Labour MP Andy McDonald suspended over 'between the river and the sea' speech at pro-Palestine rally
Andy McDonald, a senior Labour MP, has had his party whip suspended after using the controversial phrase "between the river and the sea" in a pro-Palestine rally address. The MP for Middlesbrough reportedly used the remark while advocating for peace between Israelis and Palestinians at a weekend gathering in London.
This comes after some pro-Palestinian protesters chanted “from the river to the sea, Palestine will be free” during recent demonstrations in the capital, despite controversy around the slogan’s meaning.
Home Secretary Suella Braverman has previously branded the slogan antisemitic and claimed that it is “widely understood” to call for the destruction of Israel but pro-Palestinian protesters have contested this definition.
During the Saturday rally, Mr McDonald reportedly said this in his speech: "We won't rest until we have justice, until all people, Israelis and Palestinians, between the river and the sea can live in peaceful liberty."
A Labour spokesperson said: “The comments made by Andy McDonald at the weekend were deeply offensive, particularly at a time of rising antisemitism which has left Jewish people fearful for their safety. The chief whip has suspended the Labour whip from Andy McDonald, pending an investigation.”
The chant "from the river to the sea, Palestine will be free" has been a popular slogan and has been around for decades among Palestinians and pro-Palestinian campaigners. Despite its controversy, the slogan is said to refer to liberating the territory that exists between the Jordan river and the Mediterranean Sea in Palestine.
However, many Israelis and supporters of Israel have claimed that the chant effectively calls for genocide and implies the destruction of Israel.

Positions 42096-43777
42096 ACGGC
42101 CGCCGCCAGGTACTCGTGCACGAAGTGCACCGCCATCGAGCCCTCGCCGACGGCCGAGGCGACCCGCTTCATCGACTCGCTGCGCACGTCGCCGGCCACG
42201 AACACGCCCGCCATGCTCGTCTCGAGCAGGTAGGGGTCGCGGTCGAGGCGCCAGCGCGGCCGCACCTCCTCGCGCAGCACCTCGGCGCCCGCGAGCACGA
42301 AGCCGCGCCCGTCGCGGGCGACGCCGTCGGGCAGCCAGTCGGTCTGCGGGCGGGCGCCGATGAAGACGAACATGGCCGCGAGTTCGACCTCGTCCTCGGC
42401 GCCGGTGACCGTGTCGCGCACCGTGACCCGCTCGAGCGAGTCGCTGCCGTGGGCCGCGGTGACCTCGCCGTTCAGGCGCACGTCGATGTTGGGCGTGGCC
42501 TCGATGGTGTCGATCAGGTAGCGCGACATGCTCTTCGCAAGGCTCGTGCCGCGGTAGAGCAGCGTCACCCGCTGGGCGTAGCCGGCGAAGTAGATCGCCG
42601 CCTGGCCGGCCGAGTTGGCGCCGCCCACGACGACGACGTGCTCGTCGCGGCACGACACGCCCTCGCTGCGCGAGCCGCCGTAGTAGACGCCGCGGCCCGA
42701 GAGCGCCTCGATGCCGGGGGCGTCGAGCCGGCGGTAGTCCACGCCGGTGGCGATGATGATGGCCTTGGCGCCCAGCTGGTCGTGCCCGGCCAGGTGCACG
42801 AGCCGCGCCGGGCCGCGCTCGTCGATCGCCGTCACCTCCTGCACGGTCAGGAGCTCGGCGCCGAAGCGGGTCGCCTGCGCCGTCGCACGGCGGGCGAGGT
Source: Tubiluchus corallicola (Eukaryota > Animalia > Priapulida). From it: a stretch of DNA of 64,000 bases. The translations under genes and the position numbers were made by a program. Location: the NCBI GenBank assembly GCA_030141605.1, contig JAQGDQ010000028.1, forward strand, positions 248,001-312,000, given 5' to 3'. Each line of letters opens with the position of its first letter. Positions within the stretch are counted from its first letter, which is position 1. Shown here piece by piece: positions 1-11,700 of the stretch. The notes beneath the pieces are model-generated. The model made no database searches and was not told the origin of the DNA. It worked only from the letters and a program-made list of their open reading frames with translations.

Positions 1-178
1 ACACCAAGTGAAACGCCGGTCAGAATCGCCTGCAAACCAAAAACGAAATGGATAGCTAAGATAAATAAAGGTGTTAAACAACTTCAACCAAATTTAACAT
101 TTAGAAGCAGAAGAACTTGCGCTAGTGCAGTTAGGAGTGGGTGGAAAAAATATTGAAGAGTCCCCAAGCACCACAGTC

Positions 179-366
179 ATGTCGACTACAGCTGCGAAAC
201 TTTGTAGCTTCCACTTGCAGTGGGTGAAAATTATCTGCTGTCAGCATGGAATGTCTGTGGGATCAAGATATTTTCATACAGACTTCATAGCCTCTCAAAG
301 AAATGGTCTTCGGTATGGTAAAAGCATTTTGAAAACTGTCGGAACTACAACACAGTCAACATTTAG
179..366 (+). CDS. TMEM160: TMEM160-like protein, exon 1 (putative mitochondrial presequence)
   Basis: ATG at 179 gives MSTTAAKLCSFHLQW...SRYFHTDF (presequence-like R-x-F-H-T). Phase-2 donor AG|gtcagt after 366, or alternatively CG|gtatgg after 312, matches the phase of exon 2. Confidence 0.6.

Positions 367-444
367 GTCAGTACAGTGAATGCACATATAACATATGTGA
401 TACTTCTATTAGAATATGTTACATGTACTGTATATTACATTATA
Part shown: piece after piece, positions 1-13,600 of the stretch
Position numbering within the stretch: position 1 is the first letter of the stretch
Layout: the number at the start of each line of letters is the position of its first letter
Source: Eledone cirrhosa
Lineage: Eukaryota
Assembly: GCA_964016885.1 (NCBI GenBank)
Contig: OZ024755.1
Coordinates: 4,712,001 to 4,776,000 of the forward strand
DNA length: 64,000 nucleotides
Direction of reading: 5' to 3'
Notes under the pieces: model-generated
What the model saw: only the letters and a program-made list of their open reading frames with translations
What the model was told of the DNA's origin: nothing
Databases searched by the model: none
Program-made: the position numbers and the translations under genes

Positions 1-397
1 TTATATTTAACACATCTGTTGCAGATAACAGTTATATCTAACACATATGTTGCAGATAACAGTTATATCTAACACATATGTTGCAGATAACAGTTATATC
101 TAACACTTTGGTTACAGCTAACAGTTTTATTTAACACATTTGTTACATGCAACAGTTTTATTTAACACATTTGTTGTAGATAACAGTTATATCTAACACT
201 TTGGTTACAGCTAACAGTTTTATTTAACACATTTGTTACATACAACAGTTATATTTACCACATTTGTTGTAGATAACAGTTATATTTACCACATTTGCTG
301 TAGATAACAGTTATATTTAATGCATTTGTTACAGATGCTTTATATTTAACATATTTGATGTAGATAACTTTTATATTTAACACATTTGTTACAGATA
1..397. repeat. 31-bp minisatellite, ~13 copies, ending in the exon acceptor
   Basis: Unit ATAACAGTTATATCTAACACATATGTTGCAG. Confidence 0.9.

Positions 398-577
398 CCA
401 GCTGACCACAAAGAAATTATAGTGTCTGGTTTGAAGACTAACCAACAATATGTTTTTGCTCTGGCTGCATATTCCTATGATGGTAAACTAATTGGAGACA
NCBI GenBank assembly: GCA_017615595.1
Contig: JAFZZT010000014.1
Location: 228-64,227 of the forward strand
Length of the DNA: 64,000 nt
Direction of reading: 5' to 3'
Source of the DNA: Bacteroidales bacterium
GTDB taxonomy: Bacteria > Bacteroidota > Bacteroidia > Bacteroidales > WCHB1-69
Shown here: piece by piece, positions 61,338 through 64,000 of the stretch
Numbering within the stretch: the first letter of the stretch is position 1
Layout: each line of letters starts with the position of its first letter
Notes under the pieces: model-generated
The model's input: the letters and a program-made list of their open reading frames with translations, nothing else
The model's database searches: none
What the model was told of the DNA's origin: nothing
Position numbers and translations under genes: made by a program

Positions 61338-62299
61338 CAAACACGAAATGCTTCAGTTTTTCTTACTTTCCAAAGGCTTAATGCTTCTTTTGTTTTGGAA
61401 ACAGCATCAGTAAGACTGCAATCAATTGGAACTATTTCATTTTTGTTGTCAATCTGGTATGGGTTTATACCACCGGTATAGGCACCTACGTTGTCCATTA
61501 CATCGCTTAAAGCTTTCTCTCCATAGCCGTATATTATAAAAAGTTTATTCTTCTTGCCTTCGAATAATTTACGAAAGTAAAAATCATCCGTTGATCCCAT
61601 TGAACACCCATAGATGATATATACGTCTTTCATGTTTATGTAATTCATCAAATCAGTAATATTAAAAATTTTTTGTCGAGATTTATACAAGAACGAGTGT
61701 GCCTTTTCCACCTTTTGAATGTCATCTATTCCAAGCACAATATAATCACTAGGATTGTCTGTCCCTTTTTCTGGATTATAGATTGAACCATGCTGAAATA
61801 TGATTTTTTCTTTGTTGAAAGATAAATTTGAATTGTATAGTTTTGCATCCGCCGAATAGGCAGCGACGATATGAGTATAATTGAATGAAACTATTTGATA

Downing Street has also expressed concerns over the chant describing it as “deeply offensive” to many, amid growing controversy surrounding the rhetoric used in recent pro-Palestinian demonstrations.
The Prime Minister’s official spokesman said it is a matter for the police to decide on the appropriate response when confronted with the use of such chants during public demonstrations. However, he stressed: “I can understand how the use of that language and others will be of significant concern to many.”
Asked in a briefing with reporters about the chant, the PM’s spokesman said: “We understand clearly this is a deeply offensive chant to many. And again, I think people need to be responsible with their use of language.
“Obviously it’s up to the police to make an operational decision about the use of that language if they see fit to do so, but I can understand how the use of that language and others will be of significant concern to many.”
He added: “Right now, communities across Britain, Jewish communities across Britain, need to be reassured that police and indeed the wider Government, national and local are protecting them because these will be deeply concerning times after a traumatic terror event.”
Education minister Robert Halfon, who is Jewish, told Times Radio that hearing the phrase being chanted was “horrific” and “scary”, adding: “It’s frightening for Jewish people in England at the moment, you know.
“I really welcome that the Prime Minister has done everything possible to support those of the Jewish faith, but it is frightening when you hear those chants … when you hear cries of jihad every week in central London. It is frightening.
“When you hear that Jewish schools have to close their doors, when you hear of students, I am the universities minister as well, I get messages from Jewish chaplaincy service in higher education that Jewish students are having Palestinian flags draped over their cars or doors knocked on of the Jewish chaplain with people knocking on doors saying ‘we know where you live’.
“Antisemitism has gone up enormously even in my area of higher education. The Community Security Trust suggested it has gone up by over 400% since October 7.”